Beltane

For us pagans in the northern hemisphere, May 1st is Beltane (also known as Beltaine, or Bealtaine from the Irish word for balefire). In the Southern Hemisphere it is celebrated on November 1st. The sabbat begins at moonrise on Beltane Eve.

As the days are becoming warmer and the plant world bursts into life all around us, we celebrate nature’s enthusiastic growth. We can echo nature’s enthusiasm by working on our own personal growth too.

Pronounced “Bell-tayn” or “Be-el-ten-ah”, it falls opposite Samhain on the Wheel of the Year and holds huge importance no matter which form of pagan tradition you observe. Some of us don’t worship pagan gods, but plenty do.

Beltane rites celebrate birth, fertility and the blossoming of all life, personified by the union of the Goddess and the Sun God.

Beltane is celebrated as the young Sun God now matures into manhood. Union and love between the Goddess and God has been celebrated at this time of year since time immemorial, some of the symbolic associations that still survive today are actually representations of this union, including the cauldron (representing Goddess) and the May Pole (representing God).

Jumping over broomsticks and dancing around maypoles are ancient fertility rites. The traditional dance around the Maypole is an ancient tribute to fertility (the name “May” comes from an old Norse word meaning “to shoot out new growth”).

Bealtaine is one of the great Celtic solar festivals, celebrated in ancient times and still in many places today with bonfires, which were believed to bring fertility to crops, homes and livestock. In Celtic tradition, cattle were driven between bonfires to bless them, and people leaped the fires for luck. People dance clockwise, (“deosil”) around the fires or walk between the fires for protection against illness. Ancients lit bonfires on hills with sacred words spoken.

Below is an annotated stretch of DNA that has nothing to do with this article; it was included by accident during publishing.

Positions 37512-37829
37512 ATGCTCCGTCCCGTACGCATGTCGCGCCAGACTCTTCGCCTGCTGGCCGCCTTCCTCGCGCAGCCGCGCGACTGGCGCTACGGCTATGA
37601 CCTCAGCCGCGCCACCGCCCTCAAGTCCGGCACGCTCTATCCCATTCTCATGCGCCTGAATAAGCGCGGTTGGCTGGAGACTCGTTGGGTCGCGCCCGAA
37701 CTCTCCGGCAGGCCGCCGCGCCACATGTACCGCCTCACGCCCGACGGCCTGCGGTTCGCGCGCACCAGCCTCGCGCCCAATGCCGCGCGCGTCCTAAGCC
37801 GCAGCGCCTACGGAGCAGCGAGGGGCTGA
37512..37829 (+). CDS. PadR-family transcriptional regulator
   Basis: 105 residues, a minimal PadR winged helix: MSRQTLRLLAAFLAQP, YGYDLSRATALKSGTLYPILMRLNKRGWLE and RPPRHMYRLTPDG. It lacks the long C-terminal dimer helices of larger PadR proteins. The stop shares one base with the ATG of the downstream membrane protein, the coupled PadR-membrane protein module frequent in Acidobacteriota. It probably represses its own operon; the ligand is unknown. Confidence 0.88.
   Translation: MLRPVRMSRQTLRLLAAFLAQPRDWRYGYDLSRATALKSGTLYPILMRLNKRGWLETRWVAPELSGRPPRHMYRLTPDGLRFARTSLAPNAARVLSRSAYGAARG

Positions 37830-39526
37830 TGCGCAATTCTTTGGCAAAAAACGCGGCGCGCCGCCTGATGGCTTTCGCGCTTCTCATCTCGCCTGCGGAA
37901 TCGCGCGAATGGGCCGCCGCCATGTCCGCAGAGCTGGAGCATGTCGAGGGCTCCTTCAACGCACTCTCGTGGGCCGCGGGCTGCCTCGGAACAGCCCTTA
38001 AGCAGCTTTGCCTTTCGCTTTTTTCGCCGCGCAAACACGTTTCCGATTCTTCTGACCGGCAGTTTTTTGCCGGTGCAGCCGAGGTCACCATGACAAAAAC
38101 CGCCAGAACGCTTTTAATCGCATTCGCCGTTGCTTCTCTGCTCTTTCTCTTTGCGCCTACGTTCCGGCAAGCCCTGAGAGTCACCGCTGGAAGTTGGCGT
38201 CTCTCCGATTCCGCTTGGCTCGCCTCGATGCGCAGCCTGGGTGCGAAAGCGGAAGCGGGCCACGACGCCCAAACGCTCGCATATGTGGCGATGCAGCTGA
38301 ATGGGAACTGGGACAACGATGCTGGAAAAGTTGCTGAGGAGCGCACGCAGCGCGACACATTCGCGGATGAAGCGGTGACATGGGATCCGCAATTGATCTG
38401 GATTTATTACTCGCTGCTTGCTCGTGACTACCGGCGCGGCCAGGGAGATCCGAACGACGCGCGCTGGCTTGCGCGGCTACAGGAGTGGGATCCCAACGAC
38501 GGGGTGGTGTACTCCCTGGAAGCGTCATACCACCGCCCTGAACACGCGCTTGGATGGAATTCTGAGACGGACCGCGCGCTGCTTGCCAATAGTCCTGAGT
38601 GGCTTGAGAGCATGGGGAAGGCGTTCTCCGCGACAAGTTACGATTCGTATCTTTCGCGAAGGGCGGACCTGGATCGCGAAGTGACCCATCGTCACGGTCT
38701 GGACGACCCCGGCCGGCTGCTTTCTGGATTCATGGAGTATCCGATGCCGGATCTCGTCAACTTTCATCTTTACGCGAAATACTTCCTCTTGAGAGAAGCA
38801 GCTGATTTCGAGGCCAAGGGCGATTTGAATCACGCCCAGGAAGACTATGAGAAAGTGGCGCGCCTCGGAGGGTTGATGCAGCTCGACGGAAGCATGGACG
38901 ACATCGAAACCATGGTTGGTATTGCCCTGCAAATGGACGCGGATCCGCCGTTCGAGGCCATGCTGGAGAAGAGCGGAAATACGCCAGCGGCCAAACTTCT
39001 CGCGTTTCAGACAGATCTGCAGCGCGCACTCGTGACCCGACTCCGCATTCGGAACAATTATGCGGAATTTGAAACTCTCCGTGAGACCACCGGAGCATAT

May 1st was also the midpoint of a five-day Roman festival to Flora, Goddess of Flowers. “Wild” water (dew, flowing streams or sea water) was collected as a basis for healing drinks and potions for the year to come.

Many still do practise and observe many of these rites and traditions, in these modern times however practicality may mean we forego the bonfires and light candles or fire bowls instead as tribute to the sacredness of the day… but however you choose to mark the occasion, Beltane is always at its essential core, a celebration of love, and a tribute to creation. Make it your own celebration!

Some simple ways to celebrate Beltane:

Lighting a fire or candles, incense.

The veil is thin between worlds just as Samhain – so we can take a moment to honour our ancestors and loved ones by thinking of them, lighting a candle next to their photo, setting an extra place at the table at dinner.

Write a letter to your future self about your hopes, dreams, plans to grow and bring to fruition. What do you desire? Write it as if you are speaking to the most beloved and inspiring person in your life.

Celebrate by bringing these into your home on Beltane:

Herbs Incense Colour Decorations Foods
Beltane Honeysuckle, St. John’s wort, Hawthorn, Lavender, Bay, All flowers Frankincense, Lilac, Rose Green, Soft pink, blue and yellow Maypole, Strings of beads or flowers, Ribbons, Spring flowers Dairy, Oatmeal cakes, Cherries, Strawberries, Wine punches, Green Salads

 

(c) Rachel Keene 2011